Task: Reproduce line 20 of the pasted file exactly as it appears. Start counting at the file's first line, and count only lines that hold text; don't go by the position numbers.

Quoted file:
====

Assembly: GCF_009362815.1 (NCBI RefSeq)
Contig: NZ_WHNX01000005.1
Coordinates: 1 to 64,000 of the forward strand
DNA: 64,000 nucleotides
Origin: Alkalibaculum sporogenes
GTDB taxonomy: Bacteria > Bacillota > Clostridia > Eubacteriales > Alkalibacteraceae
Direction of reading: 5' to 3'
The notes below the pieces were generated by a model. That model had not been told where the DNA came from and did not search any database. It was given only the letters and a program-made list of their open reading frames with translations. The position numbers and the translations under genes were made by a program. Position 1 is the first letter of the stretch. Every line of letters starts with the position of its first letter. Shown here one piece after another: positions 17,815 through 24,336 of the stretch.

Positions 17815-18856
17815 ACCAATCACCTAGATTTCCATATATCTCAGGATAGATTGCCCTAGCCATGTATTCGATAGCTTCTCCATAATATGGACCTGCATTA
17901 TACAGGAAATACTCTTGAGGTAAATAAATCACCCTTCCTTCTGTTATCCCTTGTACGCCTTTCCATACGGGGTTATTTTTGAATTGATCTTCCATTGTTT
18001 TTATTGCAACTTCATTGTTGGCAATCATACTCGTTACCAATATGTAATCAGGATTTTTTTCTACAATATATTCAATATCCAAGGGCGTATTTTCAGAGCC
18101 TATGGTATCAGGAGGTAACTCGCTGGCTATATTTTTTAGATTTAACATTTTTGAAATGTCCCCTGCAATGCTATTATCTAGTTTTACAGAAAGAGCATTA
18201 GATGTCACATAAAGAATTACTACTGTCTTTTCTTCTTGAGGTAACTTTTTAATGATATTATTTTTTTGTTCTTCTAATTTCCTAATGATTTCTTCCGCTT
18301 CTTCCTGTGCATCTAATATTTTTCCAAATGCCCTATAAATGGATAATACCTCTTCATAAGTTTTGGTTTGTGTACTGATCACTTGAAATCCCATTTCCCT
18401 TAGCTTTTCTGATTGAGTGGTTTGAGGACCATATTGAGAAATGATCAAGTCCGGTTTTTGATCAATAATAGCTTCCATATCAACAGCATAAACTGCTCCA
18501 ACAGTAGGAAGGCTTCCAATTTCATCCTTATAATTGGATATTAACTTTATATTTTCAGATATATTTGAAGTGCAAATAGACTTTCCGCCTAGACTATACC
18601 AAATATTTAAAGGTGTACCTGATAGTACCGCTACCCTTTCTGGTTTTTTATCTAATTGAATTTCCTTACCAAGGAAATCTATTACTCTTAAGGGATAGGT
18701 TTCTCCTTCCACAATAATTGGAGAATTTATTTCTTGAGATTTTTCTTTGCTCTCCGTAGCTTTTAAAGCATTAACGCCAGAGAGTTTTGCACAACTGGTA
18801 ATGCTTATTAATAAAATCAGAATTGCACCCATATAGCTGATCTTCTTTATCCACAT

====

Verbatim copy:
18801 ATGCTTATTAATAAAATCAGAATTGCACCCATATAGCTGATCTTCTTTATCCACAT